Author: James Conant and Michael Ghan

Microprocessor control technology originally replaced electro-mechanical and solid-state programmable logic controller (PLC) devices, but did not take full advantage of data processing power. The first generation simply sought to capture and provide historical operating data to aid diagnostics and improve equipment operation. The next generation greatly advanced refrigeration energy efficiency, primarily at the individual equipment level. Examples include improved staging of multiple compressors, evaporator fan cycling, floating condenser and suction pressure control, defrost frequency reduction methods (e.g., liquid runtime, delta-T across the coil), and variable frequency drive motor control on compressors, condenser and evaporator fans. Today’s computer control technology delivers even higher energy efficiencies by employing a whole-system approach to individual refrigeration equipment operation. These efficiency improvements are made possible by the continuous monitoring of plant operating conditions and energy use, combined with a “Resource/Demand” perspective on refrigeration systems. This paper will detail different plant-wide management control methods and their benefits over the individual equipment control approach.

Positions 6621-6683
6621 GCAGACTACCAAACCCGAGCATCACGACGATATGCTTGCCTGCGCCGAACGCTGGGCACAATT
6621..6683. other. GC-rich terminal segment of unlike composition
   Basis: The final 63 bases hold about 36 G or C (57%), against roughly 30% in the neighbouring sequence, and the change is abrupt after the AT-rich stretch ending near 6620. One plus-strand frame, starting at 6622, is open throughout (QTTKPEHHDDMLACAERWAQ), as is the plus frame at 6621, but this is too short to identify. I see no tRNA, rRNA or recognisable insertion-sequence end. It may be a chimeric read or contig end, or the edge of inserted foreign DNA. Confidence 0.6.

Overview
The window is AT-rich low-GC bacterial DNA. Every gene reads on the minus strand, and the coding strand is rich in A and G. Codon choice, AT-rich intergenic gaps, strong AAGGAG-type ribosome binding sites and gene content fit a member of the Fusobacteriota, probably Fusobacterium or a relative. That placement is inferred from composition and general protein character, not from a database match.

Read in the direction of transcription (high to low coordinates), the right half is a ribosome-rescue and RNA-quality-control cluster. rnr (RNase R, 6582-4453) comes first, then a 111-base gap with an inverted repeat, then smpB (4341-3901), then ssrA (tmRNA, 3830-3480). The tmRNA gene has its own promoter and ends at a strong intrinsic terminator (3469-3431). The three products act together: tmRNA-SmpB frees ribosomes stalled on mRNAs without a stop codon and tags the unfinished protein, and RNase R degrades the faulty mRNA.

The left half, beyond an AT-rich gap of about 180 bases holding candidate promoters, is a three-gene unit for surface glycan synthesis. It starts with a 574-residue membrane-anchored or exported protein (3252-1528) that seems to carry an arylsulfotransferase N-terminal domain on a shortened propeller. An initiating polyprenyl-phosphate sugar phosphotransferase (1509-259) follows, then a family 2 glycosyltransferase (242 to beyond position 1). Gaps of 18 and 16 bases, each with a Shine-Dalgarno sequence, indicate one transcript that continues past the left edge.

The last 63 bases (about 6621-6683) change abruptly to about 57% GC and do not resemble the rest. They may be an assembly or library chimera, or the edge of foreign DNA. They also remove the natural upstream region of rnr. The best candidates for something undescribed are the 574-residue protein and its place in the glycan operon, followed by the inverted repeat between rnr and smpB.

Stress Corrosion Cracking in the Ammonia Refrigeration Industry
Author: Rowe Bansch